THEY say that nothing succeeds like success, but there is one thing that can beat it, at least in arts and entertainment: success followed by self-annihilation. Thus it's slightly surprising that the mass-market rediscovery of Jack Kerouac has taken so long. It's been nearly forty years since the publication of On the Road (1957) hurtled him into instant international fame—household-word fame that he couldn't handle and gradually lost, but not before it cost him his dearest friendships, the fulfillment of his artistic promise, and most of his personal freedom in the twelve years remaining until his alcoholic death, in 1969.
Surprising, but not entirely so. At marketing meetings Kerouac is no doubt pitched as "the James Dean of American Lit.," but the real man and his work don't fit that image, any more than he fit the marketing label "King of the Beats" in the 1950s. His writing—quirky and digressive and not always easy to read, sometimes nearly impenetrable—is more of an acquired taste than publicists might wish. As to the man, he was a handsome guy who took a good photo, but he was not the charismatic figure of his legend; by all accounts he was shy, even insecure, possessed little personal glamour, and wasn't as adventurous as most of his friends. He portrayed himself honestly in his books, even in the most-often-quoted passage in all of his work—the point in On the Road when Dean Moriarty (Neal Cassady) meets Carlo Marx (Allen Ginsberg):
A tremendous thing happened when Dean met Carlo Marx. Two keen minds that they are, they took to each other at the drop of a hat. Two piercing eyes glanced into two piercing eyes—the holy con-man with the shining mind, and the sorrowful poetic con-man with the dark mind that is Carlo Marx. From that moment on I saw very little of Dean, and I was a little sorry too. Their energies met head-on, I was a lout compared, I couldn't keep up with them. The whole mad swirl of everything that was to come began then; it would mix up all my friends and all I had left of my family in a big dust cloud over the American Night.... They rushed down the street together, digging everything in the early way they had, which later became so much sadder and perceptive and blank. But then they danced down the streets like dingledodies, and I shambled after as I've been doing all my life after people who interest me, because the only people for me are the mad ones, the ones who are mad to live, mad to talk, mad to be saved, desirous of everything at the same time, the ones who never yawn or say a commonplace thing, but burn, burn, burn like fabulous yellow roman candles exploding like spiders across the stars.....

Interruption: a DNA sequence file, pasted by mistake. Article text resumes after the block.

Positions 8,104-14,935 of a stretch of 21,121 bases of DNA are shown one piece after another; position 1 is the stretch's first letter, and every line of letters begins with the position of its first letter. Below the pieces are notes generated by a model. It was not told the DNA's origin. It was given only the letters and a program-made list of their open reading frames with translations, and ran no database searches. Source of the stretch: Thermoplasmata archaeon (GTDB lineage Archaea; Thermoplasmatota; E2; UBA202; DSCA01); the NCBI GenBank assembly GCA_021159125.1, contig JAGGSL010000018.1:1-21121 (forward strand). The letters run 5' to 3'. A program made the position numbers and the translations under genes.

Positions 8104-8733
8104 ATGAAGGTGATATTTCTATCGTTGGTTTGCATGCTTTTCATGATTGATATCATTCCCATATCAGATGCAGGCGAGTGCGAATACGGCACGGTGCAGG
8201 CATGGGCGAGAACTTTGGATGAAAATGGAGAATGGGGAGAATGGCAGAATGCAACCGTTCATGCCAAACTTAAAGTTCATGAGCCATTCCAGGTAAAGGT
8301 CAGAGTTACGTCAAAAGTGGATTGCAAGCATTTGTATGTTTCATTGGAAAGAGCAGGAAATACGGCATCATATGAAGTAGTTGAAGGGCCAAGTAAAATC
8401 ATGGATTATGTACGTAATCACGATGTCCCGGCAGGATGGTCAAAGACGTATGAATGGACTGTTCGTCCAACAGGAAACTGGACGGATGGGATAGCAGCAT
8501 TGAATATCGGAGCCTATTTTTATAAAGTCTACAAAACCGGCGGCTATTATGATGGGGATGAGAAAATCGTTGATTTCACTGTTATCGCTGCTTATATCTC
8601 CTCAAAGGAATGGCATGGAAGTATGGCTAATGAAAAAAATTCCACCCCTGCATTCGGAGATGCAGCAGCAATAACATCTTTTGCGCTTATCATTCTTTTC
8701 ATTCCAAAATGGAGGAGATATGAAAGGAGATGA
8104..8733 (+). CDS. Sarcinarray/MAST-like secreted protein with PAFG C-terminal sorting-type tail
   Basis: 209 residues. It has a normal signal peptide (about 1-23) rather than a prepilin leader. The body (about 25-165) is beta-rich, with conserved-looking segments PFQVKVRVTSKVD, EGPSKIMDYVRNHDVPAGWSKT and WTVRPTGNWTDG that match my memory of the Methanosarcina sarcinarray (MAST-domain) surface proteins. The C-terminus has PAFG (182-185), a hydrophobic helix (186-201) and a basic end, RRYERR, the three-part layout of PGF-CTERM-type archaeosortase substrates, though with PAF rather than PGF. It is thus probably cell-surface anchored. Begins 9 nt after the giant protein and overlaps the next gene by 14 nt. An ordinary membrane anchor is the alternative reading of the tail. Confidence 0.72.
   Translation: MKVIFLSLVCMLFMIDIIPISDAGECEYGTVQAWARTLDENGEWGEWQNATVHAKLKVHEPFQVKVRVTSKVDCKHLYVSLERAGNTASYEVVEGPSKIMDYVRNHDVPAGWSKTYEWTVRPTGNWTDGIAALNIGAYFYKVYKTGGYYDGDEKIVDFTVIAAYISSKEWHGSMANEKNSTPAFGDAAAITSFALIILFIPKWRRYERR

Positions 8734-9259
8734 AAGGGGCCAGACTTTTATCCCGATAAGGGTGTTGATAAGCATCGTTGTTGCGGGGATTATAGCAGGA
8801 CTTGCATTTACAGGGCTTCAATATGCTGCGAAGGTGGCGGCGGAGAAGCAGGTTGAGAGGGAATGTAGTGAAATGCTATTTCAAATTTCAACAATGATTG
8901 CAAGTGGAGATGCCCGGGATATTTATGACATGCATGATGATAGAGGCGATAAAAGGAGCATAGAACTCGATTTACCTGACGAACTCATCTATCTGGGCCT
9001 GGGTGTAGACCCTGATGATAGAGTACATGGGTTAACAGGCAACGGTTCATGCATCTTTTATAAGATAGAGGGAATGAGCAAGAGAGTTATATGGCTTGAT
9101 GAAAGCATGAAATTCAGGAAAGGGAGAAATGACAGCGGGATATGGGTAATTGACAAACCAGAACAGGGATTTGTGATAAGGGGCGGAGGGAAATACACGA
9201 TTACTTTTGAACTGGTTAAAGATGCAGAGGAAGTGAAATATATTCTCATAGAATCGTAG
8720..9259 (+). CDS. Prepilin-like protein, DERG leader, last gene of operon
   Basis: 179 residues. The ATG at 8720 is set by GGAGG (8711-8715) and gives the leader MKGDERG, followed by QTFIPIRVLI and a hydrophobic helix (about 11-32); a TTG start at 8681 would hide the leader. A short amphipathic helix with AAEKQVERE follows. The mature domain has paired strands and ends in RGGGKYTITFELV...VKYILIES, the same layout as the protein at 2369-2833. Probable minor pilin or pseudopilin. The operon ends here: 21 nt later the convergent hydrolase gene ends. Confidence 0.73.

Those phrases describing "the only people for me" are almost always quoted out of context. In context, one is most struck by the narrator's self-deprecation and alienation, the outsider's yearning, the fact that Kerouac never felt himself to be one of those fantastic beings he admired so deeply. Those who find out about the people who burn, burn, burn from a T-shirt inscription don't know that Sal Paradise (the character based on Kerouac) "shambled" after the "mad ones" who interested him—"a lout compared" who couldn't keep up.